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Wedding Photography Trends You Need to Know
Wedding Photography & Films - Feb 19, 2013
Super saturated colors? Vintage? Bokeh? Sounds like mumbo jumbo but these are some of the hottest trends in wedding photography. Check out what they mean and if you would like to incorporate them, share them with your photographer.
Super Saturated Color
Super saturated photos in simple terms mean colors are more brilliant in photos than real life. They are great for creating trendy and whimsical engagement and wedding portraits and making wedding decor photos pop.
“I believe in bright rich colors for an indian wedding since it brings out the true emotions and spreads happiness. My photos are always post processed to ensure bright rich popping colors”..,” says Mili Ghosh, Creative Director, Memories in Motion Cinematography & Films http://www.memoinmotion.com/
Give your photos a washed out or dated look as if they are from a completely different time. Vintage look is not for everyone. If you love the vintage look and it reflects your personality, you could ask your photographer to use vintage effect for some of your engagement and wedding portraits to create nostalgia.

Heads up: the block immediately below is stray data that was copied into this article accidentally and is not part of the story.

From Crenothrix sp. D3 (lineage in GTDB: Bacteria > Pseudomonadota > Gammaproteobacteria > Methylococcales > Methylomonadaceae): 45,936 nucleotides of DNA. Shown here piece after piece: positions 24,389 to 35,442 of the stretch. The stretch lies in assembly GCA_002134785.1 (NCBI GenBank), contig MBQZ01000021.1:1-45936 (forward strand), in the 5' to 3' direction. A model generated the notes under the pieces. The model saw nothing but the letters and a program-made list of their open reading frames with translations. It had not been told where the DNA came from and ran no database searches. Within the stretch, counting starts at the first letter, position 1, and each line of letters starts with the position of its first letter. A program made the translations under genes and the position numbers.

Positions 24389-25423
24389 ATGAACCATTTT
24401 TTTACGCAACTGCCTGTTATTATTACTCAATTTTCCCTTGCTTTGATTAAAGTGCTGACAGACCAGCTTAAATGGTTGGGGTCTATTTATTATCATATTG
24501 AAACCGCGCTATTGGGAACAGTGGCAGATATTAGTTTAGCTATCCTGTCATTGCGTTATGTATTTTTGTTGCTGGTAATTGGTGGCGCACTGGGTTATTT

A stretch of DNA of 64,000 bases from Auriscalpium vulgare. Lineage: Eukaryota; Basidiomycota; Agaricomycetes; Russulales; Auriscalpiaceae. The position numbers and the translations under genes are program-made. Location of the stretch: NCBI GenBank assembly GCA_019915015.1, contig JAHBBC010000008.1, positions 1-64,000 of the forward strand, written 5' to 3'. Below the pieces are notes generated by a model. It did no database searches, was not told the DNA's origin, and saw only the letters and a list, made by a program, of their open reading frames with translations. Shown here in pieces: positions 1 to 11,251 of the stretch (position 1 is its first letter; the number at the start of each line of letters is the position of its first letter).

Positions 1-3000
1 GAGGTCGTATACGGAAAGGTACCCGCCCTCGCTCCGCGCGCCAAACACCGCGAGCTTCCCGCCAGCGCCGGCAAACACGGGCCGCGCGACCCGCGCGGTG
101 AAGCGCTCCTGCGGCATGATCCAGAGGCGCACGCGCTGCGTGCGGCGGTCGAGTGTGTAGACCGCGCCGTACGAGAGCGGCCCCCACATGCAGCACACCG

“When it comes to editing, I give my clients an option for something different than the traditional edits. And many of them prefer the vintage edits over the conventional edits. And if it’s a summer wedding, it
brings a warm glow to the photos”, said Nirav Solanki of Indian Wedding Snap www.indianweddingsnap.com.”
It is an effect created by heavily editing and enhancing images in order to make them look textured, edgy and dramatic. It finds favor with fine art photographers and rock aficionados. It’s great for engagement and wedding portraits if you want them to look moody.
“I rarely use Grungy texture, and when I use, it’s to get a specific look that the client needs or to bring the photo closer to an envisioned image. In most cases it brings a mood to the photo and to take away the attention from the details of the photo. This also makes the subject stand out through different layer with effective use of lighting,” says Saneesh Sukumaran, https://www.facebook.com/saneeshphoto
The word “Bokeh” has Japanese origins. It means “blurred” or “hazy” and in photographic term it means part of the image is aesthetically blurred or out-of-focus in a way that objects in focus stand out beautifully.
“Quality of bokeh is very important for me to make my subject or subjects stand out in my shots. I strive to achieve bokeh and shallow depth of field in the shots where its least expected”, says Kunal Mehta, Photographer/ Owner, www.eventsbyspl.com